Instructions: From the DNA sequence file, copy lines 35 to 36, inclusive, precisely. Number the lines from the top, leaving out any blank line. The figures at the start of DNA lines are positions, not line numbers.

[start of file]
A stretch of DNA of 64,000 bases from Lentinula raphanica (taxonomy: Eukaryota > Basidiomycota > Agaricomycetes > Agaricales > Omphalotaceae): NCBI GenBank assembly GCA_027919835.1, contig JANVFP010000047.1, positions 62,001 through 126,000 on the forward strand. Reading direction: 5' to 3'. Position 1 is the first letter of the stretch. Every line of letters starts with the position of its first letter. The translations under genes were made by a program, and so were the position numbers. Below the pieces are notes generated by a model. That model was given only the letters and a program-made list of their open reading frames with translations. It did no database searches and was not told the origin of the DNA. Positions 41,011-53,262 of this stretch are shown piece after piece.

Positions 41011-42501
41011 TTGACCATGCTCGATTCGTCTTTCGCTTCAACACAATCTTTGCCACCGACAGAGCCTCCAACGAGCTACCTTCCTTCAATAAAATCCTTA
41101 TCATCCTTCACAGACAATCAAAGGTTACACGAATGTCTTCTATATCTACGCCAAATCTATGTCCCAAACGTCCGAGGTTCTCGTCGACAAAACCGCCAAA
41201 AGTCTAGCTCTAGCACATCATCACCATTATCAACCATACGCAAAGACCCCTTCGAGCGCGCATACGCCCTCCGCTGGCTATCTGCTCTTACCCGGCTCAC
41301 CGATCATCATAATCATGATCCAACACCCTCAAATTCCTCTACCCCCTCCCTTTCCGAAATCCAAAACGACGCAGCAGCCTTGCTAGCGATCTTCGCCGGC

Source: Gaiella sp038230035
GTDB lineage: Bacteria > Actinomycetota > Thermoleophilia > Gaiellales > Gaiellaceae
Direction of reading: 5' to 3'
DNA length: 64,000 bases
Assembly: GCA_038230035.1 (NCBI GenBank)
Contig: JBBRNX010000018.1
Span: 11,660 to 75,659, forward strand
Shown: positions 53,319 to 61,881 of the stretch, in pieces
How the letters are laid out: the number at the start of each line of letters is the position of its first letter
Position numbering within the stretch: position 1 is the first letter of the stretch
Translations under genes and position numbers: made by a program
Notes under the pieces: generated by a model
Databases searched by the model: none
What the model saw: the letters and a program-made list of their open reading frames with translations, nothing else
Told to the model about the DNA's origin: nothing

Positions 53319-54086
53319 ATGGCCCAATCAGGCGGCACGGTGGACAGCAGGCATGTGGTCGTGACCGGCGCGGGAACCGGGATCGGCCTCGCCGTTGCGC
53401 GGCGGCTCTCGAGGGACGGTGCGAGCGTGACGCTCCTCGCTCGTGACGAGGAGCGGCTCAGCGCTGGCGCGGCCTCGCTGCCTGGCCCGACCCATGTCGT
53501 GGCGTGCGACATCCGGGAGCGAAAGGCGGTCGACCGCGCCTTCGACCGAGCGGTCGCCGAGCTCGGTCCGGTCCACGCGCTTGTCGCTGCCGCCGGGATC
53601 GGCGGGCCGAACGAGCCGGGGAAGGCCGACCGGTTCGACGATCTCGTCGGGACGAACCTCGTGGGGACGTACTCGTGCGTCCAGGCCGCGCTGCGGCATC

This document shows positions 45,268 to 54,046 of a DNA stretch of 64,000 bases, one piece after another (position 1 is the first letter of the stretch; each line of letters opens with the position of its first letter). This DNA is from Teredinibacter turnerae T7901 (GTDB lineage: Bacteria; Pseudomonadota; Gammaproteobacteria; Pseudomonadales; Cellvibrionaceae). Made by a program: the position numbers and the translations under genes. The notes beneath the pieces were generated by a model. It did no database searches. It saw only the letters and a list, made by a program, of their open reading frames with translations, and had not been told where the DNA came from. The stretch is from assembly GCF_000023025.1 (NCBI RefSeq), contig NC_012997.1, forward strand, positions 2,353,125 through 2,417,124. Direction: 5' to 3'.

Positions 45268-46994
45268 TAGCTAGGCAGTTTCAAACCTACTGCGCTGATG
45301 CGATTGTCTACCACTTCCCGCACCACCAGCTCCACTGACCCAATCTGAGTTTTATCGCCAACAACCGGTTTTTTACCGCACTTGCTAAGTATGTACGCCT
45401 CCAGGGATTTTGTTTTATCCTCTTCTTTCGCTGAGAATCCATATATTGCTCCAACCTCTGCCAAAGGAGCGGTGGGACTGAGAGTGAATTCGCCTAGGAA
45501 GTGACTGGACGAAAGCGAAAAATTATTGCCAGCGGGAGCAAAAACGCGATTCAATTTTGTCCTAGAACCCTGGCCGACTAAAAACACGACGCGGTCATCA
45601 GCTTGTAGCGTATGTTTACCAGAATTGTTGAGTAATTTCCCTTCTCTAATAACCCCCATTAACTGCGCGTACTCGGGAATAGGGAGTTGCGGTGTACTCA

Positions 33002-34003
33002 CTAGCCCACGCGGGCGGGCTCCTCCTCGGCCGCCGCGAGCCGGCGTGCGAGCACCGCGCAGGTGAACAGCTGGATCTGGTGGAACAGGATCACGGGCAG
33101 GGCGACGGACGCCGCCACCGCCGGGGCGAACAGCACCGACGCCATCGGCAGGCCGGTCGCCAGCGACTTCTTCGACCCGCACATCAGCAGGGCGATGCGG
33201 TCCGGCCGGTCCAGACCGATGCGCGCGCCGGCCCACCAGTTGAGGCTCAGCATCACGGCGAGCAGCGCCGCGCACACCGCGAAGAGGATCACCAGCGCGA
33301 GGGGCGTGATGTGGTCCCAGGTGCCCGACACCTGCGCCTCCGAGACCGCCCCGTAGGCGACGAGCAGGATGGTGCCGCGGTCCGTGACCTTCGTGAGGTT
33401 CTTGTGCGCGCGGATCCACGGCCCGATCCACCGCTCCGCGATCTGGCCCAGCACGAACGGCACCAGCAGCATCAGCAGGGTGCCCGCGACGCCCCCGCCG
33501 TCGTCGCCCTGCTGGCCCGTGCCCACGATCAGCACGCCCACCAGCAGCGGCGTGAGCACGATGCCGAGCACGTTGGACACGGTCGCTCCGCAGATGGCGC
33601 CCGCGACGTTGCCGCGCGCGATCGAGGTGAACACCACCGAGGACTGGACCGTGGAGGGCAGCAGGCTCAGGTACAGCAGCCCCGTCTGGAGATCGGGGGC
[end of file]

33002 CTAGCCCACGCGGGCGGGCTCCTCCTCGGCCGCCGCGAGCCGGCGTGCGAGCACCGCGCAGGTGAACAGCTGGATCTGGTGGAACAGGATCACGGGCAG
33101 GGCGACGGACGCCGCCACCGCCGGGGCGAACAGCACCGACGCCATCGGCAGGCCGGTCGCCAGCGACTTCTTCGACCCGCACATCAGCAGGGCGATGCGG